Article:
Last Updated on 2020-02-03 , 5:44 pm
Remember the Scoot flight that went to Wuhan to “evacuate” 92 Singaporeans from the lockdown city?
Yeah, the plane that’s manned by heroic volunteers.
As of today, it turns out that not 1, but 2 of the 92 Singaporeans are apparently infected with the Wuhan virus.
Here’s what went down.
Second Singaporean Infected with Wuhan Virus; Lady Was in Special Scoot Flight
Today, MOH announced two more new cases.
It seems like 8pm is the time whereby we’d be greeted with this kind of news daily.
According to the ministry, one of them is yet another 47-year-old Singaporean lady who was evacuated from Wuhan to Singapore on Thursday. Just like the first infected Singapore, she had no symptoms when she boarded the plane, but had a fever once she was in Changi Airport.
She was sent to the National Centre for Infectious Diseases (NCID) immediately and was tested positive yesterday (31 January 2020) at around 11pm.
The other confirmed case is a 31-year-old Chinese national who landed on Singapore from Wuhan on 22 January 2020. She was only tested positive today (1 February) at 2pm.
As usual, MOH has initiated epidemiological investigations and contact tracing to identify individuals who had close contact with the cases.
All the confirmed cases, which now stands at 18, are in stable condition.
Status of Singapore
As of noon today, there are still 25 pending cases.
For contact tracing, MOH has identified 245 close contacts, and 177 of them are still in Singapore. 172 of them have been contacted and MOH is still trying to contact the remaining 5 contacts.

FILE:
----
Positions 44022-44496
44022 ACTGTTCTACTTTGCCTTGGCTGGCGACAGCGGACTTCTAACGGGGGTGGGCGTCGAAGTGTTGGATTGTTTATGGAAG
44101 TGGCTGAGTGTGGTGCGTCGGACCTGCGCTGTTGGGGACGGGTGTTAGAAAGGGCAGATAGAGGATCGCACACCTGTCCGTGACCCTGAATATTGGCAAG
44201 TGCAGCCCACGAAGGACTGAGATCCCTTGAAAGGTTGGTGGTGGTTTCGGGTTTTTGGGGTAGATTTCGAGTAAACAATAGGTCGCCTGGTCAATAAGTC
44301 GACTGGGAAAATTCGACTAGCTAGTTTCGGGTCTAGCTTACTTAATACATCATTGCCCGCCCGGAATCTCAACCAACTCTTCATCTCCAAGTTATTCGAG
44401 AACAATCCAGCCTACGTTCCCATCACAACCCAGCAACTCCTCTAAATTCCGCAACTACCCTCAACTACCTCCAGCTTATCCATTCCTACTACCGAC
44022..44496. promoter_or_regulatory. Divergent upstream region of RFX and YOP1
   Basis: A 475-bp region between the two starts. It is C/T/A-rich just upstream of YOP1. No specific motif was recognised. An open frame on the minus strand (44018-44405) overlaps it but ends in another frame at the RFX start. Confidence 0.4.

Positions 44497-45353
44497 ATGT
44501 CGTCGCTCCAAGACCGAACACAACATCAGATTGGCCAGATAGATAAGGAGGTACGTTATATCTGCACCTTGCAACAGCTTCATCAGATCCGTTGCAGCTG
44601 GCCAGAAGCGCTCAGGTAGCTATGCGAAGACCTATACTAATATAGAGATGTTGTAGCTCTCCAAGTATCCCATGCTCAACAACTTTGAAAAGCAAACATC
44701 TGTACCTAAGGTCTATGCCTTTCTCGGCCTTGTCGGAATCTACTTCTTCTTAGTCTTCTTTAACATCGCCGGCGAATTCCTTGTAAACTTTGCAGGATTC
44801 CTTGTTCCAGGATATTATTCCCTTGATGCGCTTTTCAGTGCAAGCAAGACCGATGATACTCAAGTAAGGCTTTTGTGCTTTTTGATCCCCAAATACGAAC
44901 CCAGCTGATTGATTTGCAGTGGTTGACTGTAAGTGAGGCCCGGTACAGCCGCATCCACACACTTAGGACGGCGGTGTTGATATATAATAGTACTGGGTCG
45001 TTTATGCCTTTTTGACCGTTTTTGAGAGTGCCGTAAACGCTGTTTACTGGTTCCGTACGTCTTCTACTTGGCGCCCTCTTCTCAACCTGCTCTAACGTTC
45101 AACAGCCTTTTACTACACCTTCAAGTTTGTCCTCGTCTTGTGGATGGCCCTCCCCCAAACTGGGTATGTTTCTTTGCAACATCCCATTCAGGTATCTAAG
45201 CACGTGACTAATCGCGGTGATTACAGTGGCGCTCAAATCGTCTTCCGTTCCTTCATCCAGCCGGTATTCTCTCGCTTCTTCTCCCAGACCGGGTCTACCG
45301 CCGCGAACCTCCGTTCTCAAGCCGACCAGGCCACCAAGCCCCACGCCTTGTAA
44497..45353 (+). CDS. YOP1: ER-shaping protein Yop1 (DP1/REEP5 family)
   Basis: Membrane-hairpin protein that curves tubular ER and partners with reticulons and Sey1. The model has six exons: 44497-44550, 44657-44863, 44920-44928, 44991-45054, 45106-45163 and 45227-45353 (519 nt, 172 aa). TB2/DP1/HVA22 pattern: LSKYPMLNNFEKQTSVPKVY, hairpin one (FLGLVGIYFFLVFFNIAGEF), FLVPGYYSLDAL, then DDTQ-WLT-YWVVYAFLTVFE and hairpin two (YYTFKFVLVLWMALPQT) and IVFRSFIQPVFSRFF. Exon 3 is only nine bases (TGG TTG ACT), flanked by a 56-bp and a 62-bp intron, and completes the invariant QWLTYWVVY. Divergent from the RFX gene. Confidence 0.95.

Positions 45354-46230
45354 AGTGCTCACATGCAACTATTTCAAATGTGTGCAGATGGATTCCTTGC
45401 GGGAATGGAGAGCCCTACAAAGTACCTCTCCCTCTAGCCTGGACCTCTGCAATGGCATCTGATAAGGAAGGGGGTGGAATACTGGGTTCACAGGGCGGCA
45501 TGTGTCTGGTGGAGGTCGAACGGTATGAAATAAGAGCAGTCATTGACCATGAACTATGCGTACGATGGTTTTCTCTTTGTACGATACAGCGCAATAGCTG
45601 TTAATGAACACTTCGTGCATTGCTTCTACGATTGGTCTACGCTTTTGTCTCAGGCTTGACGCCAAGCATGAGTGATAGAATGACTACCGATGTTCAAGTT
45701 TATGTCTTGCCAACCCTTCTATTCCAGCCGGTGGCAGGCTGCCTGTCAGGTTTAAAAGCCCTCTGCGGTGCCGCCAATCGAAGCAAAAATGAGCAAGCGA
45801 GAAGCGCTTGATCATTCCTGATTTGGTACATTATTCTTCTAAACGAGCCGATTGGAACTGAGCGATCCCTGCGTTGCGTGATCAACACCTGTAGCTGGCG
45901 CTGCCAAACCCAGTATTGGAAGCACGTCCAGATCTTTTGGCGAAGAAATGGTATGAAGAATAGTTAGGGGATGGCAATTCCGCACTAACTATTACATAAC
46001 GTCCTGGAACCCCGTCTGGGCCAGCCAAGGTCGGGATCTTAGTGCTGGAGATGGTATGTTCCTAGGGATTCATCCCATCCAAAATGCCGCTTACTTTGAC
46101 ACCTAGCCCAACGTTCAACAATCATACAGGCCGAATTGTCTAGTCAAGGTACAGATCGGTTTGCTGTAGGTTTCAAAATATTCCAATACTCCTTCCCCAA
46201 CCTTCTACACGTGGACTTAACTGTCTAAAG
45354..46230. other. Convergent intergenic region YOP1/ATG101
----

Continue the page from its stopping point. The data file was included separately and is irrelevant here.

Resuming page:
PM Lee Speaks About Wuhan Virus; Confident Singapore Can Overcome Challenge
As the news of the latest two victims was released, PM Lee was in Teck Ghee for a Chinese New Year Celebration event and spoke about the Wuhan virus.
He reminded us that we’ve once overcome the SARS outbreak, adding, “We did not know how long it would last, and we worried about our loved ones being infected. But we stayed united and dealt with the crisis together.”
Unlike years ago whereby Tan Tock Seng Hospital became a ground zero for the battle against SARS, we’re now more prepared: after all, NCID did not exist then. Also, healthcare professionals are now trained to fight an outbreak like this.
“So I have every confidence that we can overcome the challenge before us,” PM Lee added.
However, unlike 2003 whereby Facebook was called FaceMash, there were no social media except a certain website that allows us to write testimonials on walls. Now the world’s very different and fake news or rumours can spread as fast as an auntie running for the reserved seats, so it’s important to ensure that we don’t anyhowly share rumours.
PM Lee said, “So I strongly advise everybody, if you hear something shocking … check with proper channels, check from trusted places.”
You might want to bookmark the MOH’s website here.
In the meantime, if you’ve not done so, please do remember to collect your free surgical masks.
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